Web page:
TECH SUPPORT: Matt Johnson, Greenway Equipment, Sikeston, Mo., has an important role for Scott Farms: making sure the tools deployed do the job. He also shared what kind of opportunity field support offers for prospective employees.

The role of the dealer in tech

Matt Johnson was a key part of the success for Scott Farms when the new technology was implemented for 2018. Doug Scott said without someone like Matt involved, “I know we would not have been able to make it work.”

And this is a critical issue for farmers working with new tools. “The opportunity with this technology is to have a different relationship with the customer,” Johnson explained. “Maximizing this technology requires some one-on-one time with the customer.”

And that’s not your average equipment sales conversation either. In this program, over the years, Farm Futures has found that farmers rely more on those integrated system specialists, or precision ag gurus, at local dealerships. Dealers are also finding that’s valuable, too.

Johnson said more farmers are using the technology in his area, but diving deeper in the data will be the next step, which means investing in people who “get it” to help support these customers.

But who can fill that role?

After sharing his experience with interns over the summer, Johnson framed a basic requirement: “The most important personality trait for a person who wants to work with these tools is the willingness to work,” he said. “We can train them on the tech. As long as they can grasp that, they can succeed.”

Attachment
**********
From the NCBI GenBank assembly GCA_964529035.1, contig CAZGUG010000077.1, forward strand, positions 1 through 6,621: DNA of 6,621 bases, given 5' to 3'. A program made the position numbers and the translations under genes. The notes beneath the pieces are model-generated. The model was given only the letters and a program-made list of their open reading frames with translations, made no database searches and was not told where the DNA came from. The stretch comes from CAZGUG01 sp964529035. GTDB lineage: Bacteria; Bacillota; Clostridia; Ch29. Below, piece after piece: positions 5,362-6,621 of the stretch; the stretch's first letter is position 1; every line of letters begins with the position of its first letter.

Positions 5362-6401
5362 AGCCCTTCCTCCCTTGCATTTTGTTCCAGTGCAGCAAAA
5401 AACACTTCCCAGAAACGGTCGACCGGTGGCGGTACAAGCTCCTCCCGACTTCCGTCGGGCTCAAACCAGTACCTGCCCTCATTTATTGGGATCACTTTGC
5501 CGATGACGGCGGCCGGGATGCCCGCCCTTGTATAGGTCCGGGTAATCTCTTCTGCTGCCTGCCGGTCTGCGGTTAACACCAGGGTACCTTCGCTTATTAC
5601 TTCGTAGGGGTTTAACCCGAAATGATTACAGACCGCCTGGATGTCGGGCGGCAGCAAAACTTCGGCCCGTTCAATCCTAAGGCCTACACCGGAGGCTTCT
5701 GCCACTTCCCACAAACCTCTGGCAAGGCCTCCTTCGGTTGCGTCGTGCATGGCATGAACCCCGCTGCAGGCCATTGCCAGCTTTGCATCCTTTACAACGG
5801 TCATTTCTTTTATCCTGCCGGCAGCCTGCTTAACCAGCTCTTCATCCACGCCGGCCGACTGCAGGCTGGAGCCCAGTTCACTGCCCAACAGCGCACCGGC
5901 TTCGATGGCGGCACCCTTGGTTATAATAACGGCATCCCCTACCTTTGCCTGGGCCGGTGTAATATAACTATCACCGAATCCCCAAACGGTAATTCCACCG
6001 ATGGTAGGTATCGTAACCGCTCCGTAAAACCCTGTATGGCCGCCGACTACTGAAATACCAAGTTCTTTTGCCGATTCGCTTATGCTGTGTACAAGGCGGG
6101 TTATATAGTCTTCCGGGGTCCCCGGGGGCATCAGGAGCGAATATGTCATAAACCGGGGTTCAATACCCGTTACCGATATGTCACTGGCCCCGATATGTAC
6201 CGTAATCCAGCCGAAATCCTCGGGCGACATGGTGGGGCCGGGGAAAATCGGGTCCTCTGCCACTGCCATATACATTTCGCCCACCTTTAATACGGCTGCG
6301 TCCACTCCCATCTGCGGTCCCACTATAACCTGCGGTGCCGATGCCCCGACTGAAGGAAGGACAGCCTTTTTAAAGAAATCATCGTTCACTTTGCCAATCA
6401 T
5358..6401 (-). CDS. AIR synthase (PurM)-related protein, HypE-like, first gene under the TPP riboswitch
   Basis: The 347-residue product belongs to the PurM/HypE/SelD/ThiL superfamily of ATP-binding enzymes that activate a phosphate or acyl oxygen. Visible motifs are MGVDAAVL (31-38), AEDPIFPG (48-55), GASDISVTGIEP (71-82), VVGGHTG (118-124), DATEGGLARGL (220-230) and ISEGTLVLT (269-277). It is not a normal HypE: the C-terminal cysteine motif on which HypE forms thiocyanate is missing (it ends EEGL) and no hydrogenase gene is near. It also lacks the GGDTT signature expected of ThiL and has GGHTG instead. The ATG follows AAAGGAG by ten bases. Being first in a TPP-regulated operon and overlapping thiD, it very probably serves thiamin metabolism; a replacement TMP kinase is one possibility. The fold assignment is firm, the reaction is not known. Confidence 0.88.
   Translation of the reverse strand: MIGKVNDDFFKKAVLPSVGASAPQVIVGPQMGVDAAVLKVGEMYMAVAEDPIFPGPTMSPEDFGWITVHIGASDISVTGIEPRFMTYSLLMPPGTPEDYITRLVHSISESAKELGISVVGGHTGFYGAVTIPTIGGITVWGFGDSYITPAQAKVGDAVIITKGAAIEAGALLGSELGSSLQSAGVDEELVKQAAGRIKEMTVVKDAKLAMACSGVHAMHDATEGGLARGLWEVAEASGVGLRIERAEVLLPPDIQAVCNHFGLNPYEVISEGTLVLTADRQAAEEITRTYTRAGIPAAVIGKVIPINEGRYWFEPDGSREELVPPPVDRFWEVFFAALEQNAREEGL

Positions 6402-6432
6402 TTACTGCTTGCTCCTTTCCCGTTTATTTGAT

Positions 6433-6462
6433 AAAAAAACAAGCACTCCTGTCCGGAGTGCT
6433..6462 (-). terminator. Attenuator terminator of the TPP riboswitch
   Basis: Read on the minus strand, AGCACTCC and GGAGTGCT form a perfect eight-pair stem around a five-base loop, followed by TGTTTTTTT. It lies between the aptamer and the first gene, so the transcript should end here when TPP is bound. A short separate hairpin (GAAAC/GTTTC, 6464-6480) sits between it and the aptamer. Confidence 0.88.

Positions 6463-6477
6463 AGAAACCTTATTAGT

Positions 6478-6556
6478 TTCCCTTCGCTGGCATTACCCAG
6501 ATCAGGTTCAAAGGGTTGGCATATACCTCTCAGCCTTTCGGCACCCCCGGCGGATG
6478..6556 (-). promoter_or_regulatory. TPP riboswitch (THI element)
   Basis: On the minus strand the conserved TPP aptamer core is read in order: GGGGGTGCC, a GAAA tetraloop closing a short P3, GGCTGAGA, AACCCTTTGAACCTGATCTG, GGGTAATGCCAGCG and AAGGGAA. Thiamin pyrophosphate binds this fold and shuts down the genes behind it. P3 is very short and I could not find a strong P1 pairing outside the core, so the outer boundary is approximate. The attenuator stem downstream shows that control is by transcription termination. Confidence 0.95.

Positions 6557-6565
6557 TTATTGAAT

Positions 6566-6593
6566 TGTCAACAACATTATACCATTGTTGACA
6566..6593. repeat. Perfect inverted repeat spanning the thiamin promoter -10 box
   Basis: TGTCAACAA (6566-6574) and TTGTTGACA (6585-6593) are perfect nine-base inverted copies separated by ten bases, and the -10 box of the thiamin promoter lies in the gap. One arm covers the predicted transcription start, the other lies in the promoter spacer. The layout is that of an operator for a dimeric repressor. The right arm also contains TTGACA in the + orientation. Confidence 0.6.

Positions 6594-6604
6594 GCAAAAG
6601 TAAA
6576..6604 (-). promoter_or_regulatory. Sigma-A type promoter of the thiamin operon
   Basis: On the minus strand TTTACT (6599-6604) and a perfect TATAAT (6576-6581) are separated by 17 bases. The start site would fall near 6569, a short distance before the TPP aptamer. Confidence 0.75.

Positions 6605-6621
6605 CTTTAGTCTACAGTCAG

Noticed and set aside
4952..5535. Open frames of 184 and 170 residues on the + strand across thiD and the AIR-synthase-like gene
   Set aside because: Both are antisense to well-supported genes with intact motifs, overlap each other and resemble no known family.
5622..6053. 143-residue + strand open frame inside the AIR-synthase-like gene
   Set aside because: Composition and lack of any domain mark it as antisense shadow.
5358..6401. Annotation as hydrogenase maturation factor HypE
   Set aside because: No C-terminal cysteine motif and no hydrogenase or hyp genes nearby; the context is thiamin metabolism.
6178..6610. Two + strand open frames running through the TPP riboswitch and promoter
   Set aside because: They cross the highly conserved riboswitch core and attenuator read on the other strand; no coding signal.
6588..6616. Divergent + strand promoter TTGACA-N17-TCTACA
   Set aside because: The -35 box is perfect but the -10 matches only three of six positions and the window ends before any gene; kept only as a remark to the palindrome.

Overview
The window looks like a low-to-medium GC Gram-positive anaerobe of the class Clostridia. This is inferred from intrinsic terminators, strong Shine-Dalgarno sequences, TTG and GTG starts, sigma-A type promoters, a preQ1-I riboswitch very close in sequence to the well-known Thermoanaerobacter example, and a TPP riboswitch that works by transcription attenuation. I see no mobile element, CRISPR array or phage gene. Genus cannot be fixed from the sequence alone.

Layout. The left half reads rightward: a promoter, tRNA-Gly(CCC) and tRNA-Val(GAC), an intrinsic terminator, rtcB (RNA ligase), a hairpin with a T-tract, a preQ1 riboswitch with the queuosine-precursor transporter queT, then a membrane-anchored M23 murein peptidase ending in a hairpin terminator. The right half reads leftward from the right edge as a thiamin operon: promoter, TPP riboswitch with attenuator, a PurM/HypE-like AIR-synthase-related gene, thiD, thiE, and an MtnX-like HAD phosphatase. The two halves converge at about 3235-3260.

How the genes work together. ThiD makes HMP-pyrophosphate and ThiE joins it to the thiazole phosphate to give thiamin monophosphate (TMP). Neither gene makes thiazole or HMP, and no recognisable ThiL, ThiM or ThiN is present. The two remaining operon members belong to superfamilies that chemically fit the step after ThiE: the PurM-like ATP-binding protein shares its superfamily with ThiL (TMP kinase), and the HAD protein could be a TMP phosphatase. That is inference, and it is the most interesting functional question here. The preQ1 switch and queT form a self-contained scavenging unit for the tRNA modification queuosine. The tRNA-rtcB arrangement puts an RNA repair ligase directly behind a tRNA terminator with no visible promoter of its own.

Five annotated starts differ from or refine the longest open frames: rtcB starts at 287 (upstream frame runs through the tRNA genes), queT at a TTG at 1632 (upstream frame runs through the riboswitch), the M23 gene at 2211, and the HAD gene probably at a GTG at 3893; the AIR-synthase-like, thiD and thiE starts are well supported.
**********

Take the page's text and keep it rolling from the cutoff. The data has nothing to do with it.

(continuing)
For college students with an ag business focus looking for something in a hot area, there’s a growing opportunity to work with farmers like Scott and his sons to put these new tools to work.

And as more farmers see the need to turn to these tools, the greater that opportunity grows.

About the Author(s)

Willie Vogt

Willie Vogt has been covering agricultural technology for more than 40 years, with most of that time as editorial director for Farm Progress. He is passionate about helping farmers better understand how technology can help them succeed, when appropriately applied.